LCRA to vote on water rate increases, May add a “drought rate”

By CASSIE MCKEE, Four Points News

The board of the Lower Colorado River Authority, which provides water for more than a million people in Central Texas, will vote next week on a proposed rate increase for firm water customers, including the City of Austin and Water Control & Improvement District 17, which includes Steiner Ranch.

LCRA staff is recommending that the rate for firm-water customers be increased from $151 an acre-foot to $175.46 an acre-foot, beginning in January 2015, and increase an average of 3 percent a year from 2016-2019, according to information on the LCRA website. The board will consider the item at its June 18 board meeting.

John Hofmann is the executive vice president for water for the LCRA.

John Hofmann is the executive vice president for water for the LCRA.

John Hofmann, executive vice president for water for the LCRA, said the new rate would be considered a “drought rate” and is necessary to make up for the loss in revenue from no longer selling water to downstream agricultural users.

“In the absence of any of that water being sold downstream, that leaves us at a deficit,” Hofmann said.

As a raw water provider, LCRA does not set rates for individual residents or businesses that receive treated water from their local supplier and so can’t speak to how each provider would deal with new rates. The cities of Cedar Park and Leander are both firm water customers of LCRA.

“We want to reserve comment until the public process is complete,” said Jennie Huerta, communications manager for the city of Cedar Park.

​David Steed is president of Water Control & Improvement District 17​.

​David Steed is president of Water Control & Improvement District 17​.

David Steed, president of WCID 17 in Travis County, said his water district would hold off on increasing rates for as long as possible for customers. WCID currently has more than 13,000 accounts covering a population that is approaching 40,000 people.

“We’re going to try to hang on without doing any radical changes for as long as we can, maybe as much as a year,” Steed said. “If we have to go to court with (the LCRA) over the water management plan or price increases, we’re going to have to raise prices to cover our legal fees. That can get expensive quickly.”

LCRA_Color_Logo_webLCRA, as a raw water provider, has two classes of water customers: firm and interruptible. The agency curtailed water for most irrigated agriculture customers – known as interruptible customers – in 2012, 2013 and 2014 due to the persistent drought. Interruptible customers are mainly agricultural customers and buy water at a lower cost than firm water customers, with the understanding that interruptible water can be cut back or cut off during severe drought.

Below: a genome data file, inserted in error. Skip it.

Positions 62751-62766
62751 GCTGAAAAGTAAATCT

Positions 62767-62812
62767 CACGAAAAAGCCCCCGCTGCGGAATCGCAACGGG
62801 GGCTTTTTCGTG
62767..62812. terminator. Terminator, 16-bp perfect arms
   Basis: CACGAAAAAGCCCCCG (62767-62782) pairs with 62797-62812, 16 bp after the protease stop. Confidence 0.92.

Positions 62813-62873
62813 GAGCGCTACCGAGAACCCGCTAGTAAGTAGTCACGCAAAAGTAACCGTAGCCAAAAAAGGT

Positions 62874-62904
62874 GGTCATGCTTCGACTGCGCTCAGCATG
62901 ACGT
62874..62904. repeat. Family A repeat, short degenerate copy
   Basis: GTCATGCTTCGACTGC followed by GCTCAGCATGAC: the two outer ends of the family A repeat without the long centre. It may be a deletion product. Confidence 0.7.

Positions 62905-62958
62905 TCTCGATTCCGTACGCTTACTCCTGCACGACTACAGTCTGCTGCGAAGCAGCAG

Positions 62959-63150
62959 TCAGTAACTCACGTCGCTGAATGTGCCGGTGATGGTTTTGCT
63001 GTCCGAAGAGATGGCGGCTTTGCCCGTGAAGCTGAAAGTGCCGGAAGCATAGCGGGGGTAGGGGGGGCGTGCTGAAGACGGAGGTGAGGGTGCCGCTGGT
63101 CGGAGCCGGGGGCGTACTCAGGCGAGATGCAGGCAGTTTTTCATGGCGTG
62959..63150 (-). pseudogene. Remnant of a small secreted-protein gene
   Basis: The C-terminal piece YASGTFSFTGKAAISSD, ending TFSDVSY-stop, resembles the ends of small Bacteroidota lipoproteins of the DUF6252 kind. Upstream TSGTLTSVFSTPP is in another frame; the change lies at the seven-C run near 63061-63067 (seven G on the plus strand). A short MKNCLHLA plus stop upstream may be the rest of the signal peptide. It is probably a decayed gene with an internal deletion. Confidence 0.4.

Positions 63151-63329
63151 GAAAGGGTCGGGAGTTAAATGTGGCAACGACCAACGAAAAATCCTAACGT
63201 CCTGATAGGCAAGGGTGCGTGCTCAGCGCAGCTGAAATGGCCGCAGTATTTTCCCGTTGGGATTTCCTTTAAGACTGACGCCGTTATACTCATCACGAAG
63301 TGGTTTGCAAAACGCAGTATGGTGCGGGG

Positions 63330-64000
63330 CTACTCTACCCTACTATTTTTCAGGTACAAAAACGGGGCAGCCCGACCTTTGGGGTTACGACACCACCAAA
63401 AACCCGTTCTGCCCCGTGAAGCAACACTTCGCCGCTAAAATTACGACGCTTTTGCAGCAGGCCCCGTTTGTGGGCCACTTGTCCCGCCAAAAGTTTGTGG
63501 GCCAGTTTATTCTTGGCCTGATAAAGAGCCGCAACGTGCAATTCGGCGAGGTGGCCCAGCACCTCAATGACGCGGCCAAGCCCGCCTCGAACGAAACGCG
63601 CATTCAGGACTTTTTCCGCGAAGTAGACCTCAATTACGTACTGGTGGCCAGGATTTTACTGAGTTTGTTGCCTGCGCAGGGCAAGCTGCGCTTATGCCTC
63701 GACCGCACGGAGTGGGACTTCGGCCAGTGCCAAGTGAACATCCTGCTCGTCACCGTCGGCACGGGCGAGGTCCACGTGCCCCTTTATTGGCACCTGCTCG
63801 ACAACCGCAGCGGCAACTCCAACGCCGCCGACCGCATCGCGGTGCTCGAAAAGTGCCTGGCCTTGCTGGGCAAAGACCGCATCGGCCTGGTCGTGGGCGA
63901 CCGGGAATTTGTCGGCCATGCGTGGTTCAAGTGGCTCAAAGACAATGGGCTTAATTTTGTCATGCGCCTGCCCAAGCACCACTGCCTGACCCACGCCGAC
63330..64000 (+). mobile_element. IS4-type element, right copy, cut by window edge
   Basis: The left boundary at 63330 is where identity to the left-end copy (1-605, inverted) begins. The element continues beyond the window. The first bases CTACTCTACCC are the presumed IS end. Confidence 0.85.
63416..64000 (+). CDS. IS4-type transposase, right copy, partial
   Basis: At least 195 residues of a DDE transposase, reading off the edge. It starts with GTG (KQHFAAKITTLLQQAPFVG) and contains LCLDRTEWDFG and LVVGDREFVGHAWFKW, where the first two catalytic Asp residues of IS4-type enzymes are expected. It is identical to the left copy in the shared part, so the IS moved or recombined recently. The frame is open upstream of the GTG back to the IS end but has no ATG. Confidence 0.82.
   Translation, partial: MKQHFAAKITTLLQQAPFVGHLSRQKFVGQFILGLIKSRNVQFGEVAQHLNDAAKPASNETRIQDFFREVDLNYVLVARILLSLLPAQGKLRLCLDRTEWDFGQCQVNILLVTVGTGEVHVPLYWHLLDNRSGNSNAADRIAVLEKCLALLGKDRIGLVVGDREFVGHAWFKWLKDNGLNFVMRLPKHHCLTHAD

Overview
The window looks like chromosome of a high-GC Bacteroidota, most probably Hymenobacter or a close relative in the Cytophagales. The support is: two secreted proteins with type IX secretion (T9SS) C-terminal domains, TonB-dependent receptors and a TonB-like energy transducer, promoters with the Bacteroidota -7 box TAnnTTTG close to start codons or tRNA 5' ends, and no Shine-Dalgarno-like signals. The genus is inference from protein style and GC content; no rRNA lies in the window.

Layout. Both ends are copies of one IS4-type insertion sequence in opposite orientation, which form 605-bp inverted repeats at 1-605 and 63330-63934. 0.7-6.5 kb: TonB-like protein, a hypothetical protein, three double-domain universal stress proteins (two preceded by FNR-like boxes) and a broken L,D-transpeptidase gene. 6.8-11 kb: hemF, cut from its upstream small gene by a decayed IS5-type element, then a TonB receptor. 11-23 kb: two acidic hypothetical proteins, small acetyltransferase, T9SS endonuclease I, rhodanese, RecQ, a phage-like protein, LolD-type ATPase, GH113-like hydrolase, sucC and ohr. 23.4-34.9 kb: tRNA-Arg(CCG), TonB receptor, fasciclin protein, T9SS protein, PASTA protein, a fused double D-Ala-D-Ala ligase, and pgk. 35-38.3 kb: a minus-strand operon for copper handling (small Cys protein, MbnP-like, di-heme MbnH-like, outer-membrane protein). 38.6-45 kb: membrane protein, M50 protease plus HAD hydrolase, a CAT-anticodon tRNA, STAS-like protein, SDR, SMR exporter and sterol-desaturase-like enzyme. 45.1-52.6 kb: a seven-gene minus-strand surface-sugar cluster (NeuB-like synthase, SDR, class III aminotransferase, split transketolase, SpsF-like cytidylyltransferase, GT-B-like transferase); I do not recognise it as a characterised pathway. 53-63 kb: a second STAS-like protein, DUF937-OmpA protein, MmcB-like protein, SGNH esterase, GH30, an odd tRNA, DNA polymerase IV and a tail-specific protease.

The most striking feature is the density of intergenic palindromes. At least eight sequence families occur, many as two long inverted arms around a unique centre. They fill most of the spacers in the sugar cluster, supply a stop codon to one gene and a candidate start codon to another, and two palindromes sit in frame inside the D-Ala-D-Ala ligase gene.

The board would not set a new rate for interruptible customers because there is no water to give them, Hofmann said

“Because water for those interruptible customers has been curtailed, we wouldn’t set a rate for them,” Hofmann said. “But if water becomes available, we would set a rate. There’s no water for them and there won’t be any water for them for a while.”

Steed said he’d like to see interruptible customers put on a cost-of-service basis like the firm customers.

“In my view, it’s just a corrupt system that’s been permitted to continue because we haven’t had a drought situation since the 50s and no one was growing rice back then,” Steed said. “They have no income stream coming from the interruptibles so it’s up to us the firm customers or they’re going to do an internal switch-a-roo to cover their downstream river operations.”

Hofmann said the LCRA spends about $10 million on delivering water for the downstream customers and that if the agency were able to outsource that operation, it would be able to save about $6 million per year. He said if that were to happen, they could reinstate the old rates for firm water customers.

“I believe the rate would go back to $151 per acre,” he said.

He said the board would make that determination by the end of this year.

In 2013, the LCRA Board Ad Hoc Rates Committee directed staff to analyze the cost of water service to develop rates that fully cover costs and pay for new supplies. LCRA staff performed this analysis and presented its initial recommendations for a rate increase on Jan. 14, 2014. Since that time, staff has talked with customers and the public and gotten their feedback. Based largely on that feedback, staff revised its proposal in late March.

“I feel like we got a lot of input,” Hoffman said. “We continue to hear input from customers around the lakes.”

LCRA board meetings are open to the public and take place at LCRA headquarters, 3700 Lake Austin Blvd., in Austin.